Abstract: This article presents an analysis of Instant Messaging (IM), a one-to-one synchronous medium of computer-mediated communication. Innumerable articles in the popular press suggest that increasing use of IM by teens is leading to a break- down in the English language. The analyses presented here are based on a unique corpus involving 72 teenagers and over a million words of natural, unmonitored IM. In addition, a corpus of speech from the same teenagers is examined for comparison. Targeting well-known IM features and four areas of grammar, we show that IM is firmly rooted in the model of the extant language. It reflects the same structured heteroge- neity (variation) and the same dynamic, ongoing processes of linguistic change that are currently under way in contemporary varieties of English. At the same time, IM is a unique new hybrid register, exhibiting a fusion of the full range of variants from the speech community—formal, informal, and highly vernacular. Teenagers in the early twenty-first century are using home com- puters for communication at unprecedented rates in ever-expanding virtual communities. A particularly favorite medium, at least when we conducted this research, was Instant Messaging (IM). IM is "a one-to-one synchronous form of computer-mediated communication" (Baron 2004, 13). It is "direct, immediate, casual online contact" (Schiano et al. 2002). In essence, IM is real-time "interactive written discourse" (Ferrara, Brunner, and Whittemore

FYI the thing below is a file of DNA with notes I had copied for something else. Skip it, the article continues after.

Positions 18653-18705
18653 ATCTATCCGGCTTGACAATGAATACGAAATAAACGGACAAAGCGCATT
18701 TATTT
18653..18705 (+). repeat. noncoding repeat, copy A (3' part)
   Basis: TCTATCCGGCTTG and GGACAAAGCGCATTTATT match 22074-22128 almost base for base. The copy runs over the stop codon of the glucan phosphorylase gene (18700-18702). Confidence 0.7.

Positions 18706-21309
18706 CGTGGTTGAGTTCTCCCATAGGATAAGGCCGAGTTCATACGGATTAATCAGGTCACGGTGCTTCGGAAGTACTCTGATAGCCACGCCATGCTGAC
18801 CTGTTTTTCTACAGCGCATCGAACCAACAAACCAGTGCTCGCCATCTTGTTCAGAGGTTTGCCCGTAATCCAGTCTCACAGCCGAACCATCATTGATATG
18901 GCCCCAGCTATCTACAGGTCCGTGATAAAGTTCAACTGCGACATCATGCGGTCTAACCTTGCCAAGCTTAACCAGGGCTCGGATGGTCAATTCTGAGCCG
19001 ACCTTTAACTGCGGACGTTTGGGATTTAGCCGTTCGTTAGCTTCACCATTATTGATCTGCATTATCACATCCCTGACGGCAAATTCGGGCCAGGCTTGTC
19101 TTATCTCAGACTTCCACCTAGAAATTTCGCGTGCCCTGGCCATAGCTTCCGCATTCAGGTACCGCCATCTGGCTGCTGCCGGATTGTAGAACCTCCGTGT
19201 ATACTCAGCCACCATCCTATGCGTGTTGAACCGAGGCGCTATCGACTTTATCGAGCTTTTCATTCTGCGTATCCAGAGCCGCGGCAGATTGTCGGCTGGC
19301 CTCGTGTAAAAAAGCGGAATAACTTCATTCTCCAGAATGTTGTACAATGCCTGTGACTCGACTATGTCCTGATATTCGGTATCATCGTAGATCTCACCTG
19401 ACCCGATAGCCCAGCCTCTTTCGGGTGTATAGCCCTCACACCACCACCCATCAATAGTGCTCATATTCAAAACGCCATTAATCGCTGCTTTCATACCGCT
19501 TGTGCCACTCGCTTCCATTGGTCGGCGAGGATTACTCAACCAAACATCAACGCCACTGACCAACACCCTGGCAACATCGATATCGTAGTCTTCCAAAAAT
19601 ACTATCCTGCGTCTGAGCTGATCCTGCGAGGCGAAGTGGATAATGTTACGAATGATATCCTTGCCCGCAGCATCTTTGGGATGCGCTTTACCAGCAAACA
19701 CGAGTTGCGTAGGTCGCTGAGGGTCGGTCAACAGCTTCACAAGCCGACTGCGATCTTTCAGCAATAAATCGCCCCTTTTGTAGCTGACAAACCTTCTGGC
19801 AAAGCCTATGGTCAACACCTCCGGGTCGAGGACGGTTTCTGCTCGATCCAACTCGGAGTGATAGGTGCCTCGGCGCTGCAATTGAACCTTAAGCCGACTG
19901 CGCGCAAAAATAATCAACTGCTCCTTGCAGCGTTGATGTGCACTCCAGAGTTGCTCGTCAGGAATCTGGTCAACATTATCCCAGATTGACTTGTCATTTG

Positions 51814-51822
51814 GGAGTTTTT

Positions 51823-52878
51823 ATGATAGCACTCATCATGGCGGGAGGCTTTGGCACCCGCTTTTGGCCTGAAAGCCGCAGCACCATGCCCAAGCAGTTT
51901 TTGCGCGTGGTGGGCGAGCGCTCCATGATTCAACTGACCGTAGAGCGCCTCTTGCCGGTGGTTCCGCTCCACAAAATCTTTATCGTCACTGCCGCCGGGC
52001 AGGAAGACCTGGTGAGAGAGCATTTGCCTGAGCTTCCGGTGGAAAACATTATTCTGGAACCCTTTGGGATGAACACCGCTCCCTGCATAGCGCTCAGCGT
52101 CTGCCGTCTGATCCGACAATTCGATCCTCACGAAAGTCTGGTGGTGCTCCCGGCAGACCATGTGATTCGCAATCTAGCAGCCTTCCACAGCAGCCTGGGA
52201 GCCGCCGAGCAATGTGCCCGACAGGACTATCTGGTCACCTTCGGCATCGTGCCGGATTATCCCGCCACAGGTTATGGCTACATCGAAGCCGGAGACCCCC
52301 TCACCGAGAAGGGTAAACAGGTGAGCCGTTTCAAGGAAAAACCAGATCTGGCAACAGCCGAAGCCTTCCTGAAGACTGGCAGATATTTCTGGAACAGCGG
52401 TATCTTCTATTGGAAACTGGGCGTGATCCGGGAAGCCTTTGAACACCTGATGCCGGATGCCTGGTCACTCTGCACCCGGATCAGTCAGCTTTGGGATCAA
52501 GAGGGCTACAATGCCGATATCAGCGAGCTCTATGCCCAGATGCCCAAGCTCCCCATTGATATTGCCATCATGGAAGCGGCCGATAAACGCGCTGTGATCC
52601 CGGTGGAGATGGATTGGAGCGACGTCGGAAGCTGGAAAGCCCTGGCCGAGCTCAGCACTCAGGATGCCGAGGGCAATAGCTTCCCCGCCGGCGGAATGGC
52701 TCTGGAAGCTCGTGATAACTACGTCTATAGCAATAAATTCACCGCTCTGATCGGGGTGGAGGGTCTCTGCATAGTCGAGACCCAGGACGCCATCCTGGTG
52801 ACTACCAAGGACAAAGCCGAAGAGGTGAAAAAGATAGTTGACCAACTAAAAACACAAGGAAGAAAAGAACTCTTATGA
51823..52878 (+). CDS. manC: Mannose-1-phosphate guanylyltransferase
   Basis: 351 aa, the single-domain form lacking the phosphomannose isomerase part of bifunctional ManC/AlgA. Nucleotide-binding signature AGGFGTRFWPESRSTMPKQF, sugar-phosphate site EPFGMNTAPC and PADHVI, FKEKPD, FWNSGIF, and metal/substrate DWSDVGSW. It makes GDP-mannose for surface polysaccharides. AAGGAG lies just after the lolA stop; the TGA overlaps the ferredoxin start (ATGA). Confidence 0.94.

325 citations

Journal ArticleDOI
TL;DR: The authors explored the relationship between the English variable (ING) and two divergent accents (Southern and gay) as they are conceptualized and given social meaning in listeners' perceptions of spontaneous speech.